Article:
What is Día de las Velitas or Day of the Little Candles?
In anticipation of the declaration of the Immaculate Conception in 1854, Catholics around the world lit candles. That means the first Noche de Velitas was a worldwide event, not just a Colombian tradition.
However, the Colombian Catholic Church continued to promote it in subsequent years, and effecitively made the celebration an annual tradition in Colombia.
On the Noche de las Velitas, people around Colombia light colorful candles and place them on sidewalks, balconies, and windowsills in honor of the Virgin Mary.
Different cities have slightly different traditions and ways of celebrating the night of the candles.
Some tend to light the candles earlier in the evening on December 7, others only after midnight.
Regardless, it is one of the top Colombia holiday traditions and all around the country, you will see candles lit on the Night of the Candles in Colombia.
It is also common for people to celebrate with friends and family, often times partying late into the night (the next day is a holiday after all).
The next day, it is common for people to hang white flags in honor of the Virgin Mary as well.
In Cartagena, most people will wait until after midnight to light their candles as their celebrations are winding down.
Lots of candles are lit along the sidewalks as well. In fact, you’ll likely see the wax for a couple weeks after the Día de las Velitas inside the Walled City and in most of the city’s barrios.
The date is usually considered the official start of Christmas celebrations, and Cartagena’s Christmas lights are usually inaugurated on the Día de las Velitas or the weekend before, depending on what day of the week December 7 falls.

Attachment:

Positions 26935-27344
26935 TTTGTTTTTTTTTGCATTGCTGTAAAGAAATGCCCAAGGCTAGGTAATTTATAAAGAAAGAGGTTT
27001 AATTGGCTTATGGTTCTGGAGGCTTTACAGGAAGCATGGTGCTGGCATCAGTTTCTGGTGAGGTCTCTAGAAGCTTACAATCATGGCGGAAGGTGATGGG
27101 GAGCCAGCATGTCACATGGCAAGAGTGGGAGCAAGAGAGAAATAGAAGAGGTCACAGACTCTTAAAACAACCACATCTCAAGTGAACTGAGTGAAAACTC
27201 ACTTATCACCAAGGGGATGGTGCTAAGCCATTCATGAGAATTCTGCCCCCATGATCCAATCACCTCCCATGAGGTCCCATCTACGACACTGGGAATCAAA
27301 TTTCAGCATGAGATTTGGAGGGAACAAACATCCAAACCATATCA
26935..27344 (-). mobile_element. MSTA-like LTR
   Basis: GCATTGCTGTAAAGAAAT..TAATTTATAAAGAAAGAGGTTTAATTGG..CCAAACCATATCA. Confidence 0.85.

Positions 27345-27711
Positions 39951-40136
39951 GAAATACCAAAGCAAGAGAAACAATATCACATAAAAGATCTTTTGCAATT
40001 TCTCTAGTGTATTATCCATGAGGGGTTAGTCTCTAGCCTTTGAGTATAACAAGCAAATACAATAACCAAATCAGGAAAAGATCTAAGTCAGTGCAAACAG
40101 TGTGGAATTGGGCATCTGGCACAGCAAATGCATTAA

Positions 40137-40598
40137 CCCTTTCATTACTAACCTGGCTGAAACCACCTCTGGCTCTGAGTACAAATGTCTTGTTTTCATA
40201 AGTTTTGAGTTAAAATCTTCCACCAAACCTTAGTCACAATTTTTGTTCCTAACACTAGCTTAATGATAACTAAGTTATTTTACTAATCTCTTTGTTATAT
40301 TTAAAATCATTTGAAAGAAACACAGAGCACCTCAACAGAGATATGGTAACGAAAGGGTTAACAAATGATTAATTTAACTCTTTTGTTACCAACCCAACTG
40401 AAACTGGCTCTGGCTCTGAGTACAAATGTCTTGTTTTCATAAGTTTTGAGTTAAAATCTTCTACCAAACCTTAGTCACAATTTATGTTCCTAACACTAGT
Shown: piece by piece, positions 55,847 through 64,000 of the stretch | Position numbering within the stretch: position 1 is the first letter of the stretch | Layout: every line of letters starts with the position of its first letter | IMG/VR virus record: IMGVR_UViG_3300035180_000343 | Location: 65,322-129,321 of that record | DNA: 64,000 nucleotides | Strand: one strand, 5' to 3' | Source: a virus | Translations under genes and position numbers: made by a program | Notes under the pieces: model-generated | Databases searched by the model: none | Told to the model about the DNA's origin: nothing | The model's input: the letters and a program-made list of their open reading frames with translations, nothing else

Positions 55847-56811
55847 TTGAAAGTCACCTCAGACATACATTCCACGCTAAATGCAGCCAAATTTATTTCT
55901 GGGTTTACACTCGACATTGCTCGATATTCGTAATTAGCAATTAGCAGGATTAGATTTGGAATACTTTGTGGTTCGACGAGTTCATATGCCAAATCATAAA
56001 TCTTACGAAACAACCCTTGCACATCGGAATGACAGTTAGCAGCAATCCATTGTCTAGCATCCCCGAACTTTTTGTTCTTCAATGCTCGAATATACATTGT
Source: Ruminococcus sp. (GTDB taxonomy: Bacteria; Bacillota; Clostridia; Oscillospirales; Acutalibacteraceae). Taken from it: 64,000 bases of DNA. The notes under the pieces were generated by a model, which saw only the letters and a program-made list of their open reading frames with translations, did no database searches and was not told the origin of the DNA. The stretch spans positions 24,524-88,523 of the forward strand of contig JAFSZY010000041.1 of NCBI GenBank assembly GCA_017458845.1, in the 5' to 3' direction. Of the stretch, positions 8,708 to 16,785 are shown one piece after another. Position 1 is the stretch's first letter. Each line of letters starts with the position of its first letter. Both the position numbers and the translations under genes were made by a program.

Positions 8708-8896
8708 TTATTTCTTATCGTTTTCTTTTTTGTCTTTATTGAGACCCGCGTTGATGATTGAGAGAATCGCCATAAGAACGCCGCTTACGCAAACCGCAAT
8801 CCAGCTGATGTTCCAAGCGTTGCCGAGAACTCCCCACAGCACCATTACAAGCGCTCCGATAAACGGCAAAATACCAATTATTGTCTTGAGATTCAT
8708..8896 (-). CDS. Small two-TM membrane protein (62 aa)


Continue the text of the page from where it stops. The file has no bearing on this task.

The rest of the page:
While family celebrations are common, it is also a popular night for people to go out dancing and partying with friends, at least in Cartagena, and people will often debut or estrenar their new December digs and outfits for the Día de las Velitas.
The Noche de las Velitas really is a neat Colombia holiday tradition. Lots of people remember it as a fun and cherished childhood tradition and keep it alive today. Susana always makes sure to light here candles.
If the following day falls on a workday, it is also a nice midweek holiday and day off.
While religious in origin, it is celebrated by the devout and not so devout as well.
So if you live here or happen to be in Cartagena on the night of December 7, it’s a great night to go out on the town, and see the candles later in the night.
On the day and days leading up to Día de las Velitas, you can also pick up candles from street vendors and in most little tiendas around town if you want to light a few of your own! It’s a nice way to kick off the Christmas season and participate in a Colombian tradition.
There you have it, a short history of the Día de las Velitas in Colombia and some tips for what to expect during this Colombia Christmas tradition. I hope you enjoyed it and enjoy lighting some candles of your own!
Cheers and Happy Exploring!
Planning your trip to explore Cartagena?
Check out the following posts to help plan: